Grab your steel file and start making a groove in the middle of the sharpened edge of your tool. Use a slightly bigger file, if you’re working on a bigger edger. However, in case you want to be more careful, using a smaller steel file is okay. Use the buffer to polish your new edger, and test it out to check its groove size and sharpness. 

How to Make a Slicker from Scratch

Another tool you can make on your own is the one that you use to burnish the edges of the leather. It’s called a slicker, usually made of wood with grooves. You rub the leather on these grooves which burns the leather fibers and burnishes the edges. Burnished edges are ideal for leather crafts like gadget cases, belts, and wallets. 

Slickers usually have either a single groove or multi-grooves. A single groove slicker costs around $5 and looks like a flat wheel. A multi-groove slicker sells for around $6 to $60. For your slicker project, you’ll need a small piece of wood that is at least five inches long, a bench grinder, a workbench vice, and a marker. 

Shaping the Wood 

If you have an old and unused wooden stool or a cane lying around the house, you can use that to make your slicker. For an old stool, grab one of its legs and cut off around five inches long, same thing with an old wooden cane. You can make a longer one if you like. Using your bench grinder, smooth out the edges to get a rounder top, similar to how a slicker looks like. 

Place the piece of wood horizontally on the workbench vice. With your marker, draw two to four groove marks on the wood, just make sure they’re not too close to each other. You should also have an ample space for holding the slicker. Start filing on the marked edges to make different sizes of grooves. 

Finishing the Slicker 

Once you’re done making the grooves, it’s time to run the slicker on the bench grinder once more to polish the grooves. Be careful while working on this because you don’t want to end up having the same groove sizes for your slicker. After this, polish your homemade slicker to remove splinters. Grab a piece of leather and try out your slicker.

Design Your Own Leather Stamping Tools 

Leather stamping tools are one of the most important tools you need in your kit when you want to explore adding designs and texture to your leather crafts. Aside from making an impression on the leather, stamping tools are also used to define these impressions, giving them a three-dimensional effect. There are different types of stamping tools, such as a pear shader, beveler, and background stamps. 

Stamping tools are sold either per piece or per set. Individual stamping tools sell for about $7 to $55 per piece. An entire set consisting either of one type with different sizes or a set of different types cost around $20 and above. To make your own leather stamping tools, you’ll need either huge steel nails and metal bolts, a bench grinder, a rotary tool and disk, and sandpaper.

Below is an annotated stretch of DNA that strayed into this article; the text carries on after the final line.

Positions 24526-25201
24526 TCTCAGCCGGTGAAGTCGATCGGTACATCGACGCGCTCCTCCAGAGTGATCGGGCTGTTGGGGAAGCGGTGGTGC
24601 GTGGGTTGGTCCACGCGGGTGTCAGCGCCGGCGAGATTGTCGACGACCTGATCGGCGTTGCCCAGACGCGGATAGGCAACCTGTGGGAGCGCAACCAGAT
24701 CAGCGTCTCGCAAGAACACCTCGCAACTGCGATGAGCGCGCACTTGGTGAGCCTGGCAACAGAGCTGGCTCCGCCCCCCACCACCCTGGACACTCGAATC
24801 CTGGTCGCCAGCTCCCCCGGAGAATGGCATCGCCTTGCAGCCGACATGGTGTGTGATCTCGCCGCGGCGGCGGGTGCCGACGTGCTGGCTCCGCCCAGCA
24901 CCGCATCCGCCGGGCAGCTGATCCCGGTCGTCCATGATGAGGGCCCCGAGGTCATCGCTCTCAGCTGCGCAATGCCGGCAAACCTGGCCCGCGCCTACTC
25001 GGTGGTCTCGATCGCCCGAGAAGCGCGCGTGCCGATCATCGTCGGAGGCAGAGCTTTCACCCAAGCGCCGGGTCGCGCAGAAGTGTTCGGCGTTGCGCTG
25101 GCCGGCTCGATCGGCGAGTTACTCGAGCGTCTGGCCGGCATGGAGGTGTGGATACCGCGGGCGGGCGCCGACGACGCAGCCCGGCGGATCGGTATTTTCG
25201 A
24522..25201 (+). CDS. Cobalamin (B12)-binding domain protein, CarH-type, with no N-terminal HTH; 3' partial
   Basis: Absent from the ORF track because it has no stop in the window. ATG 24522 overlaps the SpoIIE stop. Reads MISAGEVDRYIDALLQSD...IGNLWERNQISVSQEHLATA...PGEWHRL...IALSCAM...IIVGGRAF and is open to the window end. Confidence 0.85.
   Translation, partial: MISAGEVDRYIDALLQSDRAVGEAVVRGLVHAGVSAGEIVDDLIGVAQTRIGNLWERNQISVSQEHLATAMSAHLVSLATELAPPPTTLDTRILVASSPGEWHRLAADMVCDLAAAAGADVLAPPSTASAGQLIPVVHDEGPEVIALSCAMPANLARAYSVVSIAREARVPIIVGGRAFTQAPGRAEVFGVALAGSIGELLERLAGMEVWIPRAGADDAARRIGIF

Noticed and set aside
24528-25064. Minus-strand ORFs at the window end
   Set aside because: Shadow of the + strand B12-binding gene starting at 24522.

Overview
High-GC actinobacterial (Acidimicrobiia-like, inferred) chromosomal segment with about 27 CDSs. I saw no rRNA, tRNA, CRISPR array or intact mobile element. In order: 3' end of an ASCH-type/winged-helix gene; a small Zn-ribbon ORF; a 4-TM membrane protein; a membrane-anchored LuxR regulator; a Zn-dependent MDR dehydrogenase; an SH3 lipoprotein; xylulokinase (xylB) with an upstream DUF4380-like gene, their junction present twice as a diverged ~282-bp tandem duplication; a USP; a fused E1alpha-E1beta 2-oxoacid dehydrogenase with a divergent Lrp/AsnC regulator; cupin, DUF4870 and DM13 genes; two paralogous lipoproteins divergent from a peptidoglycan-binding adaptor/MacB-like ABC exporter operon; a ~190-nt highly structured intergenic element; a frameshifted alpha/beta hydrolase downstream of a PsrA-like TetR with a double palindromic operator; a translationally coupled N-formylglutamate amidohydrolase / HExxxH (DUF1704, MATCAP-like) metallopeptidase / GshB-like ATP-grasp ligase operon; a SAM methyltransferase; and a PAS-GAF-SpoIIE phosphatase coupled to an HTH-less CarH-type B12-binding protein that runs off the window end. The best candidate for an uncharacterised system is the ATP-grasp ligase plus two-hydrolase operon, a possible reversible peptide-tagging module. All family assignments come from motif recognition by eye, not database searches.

Nails and Bolts 

Start by filing the nails and bolts to remove rust. The nails can be used to make bevelers and pear shader stamps. It’s easier to shape the nail’s head because it’s thinner compared to a bolt’s head. In making patterned stamps, use the bigger metal bolts. Carefully grind off the head to get a smoother texture before moving on to designing and shaping. 

Shaping and Designing Your Own Stamp Tools 

Using your bench grinder, shape the head of the nails into a beveler or a pear shader. The sides should be smoothly rounded off, almost sloping down. For your patterned stamp, use the rotary tool and disk to make customized design impressions on your metal bolts. Finish your stamp tools by using sandpaper to grind off the rough parts. Grab a leather and try out your DIY stamping tools. 

Bonus: Alternative Tools You Can Use Immediately 

Now, if you don’t have some of the power tools mentioned in this article or need to use an alternative tool asap, there are some things lying around your house that you can temporarily use as substitute leather working tools. It’s all about being resourceful, really. You might even find it ridiculous, but as long as it works, then there’s no reason why you shouldn’t use them. 

Probably the most common substitute tool is a nice fork to act as a chisel. No need to redo the teeth or prongs, just use them as is to make your guide holes. Another great alternative tool to make leather holes is a drill. An X-acto knife or a box cutter can also be used in roughing out the edges of your leather by rubbing the blade against the grain sides before gluing them together. 


Being creative and resourceful are important traits in leathercrafting. Exploring your options and materials to make your own tools isn’t actually a new thing for leatherworkers. Making your own tools using ordinary materials you can find in your house or workshop is highly encouraged by leatherworkers. In case you discover alternative tools or options that can help you with your leather projects, then go ahead and do that to save you money and time.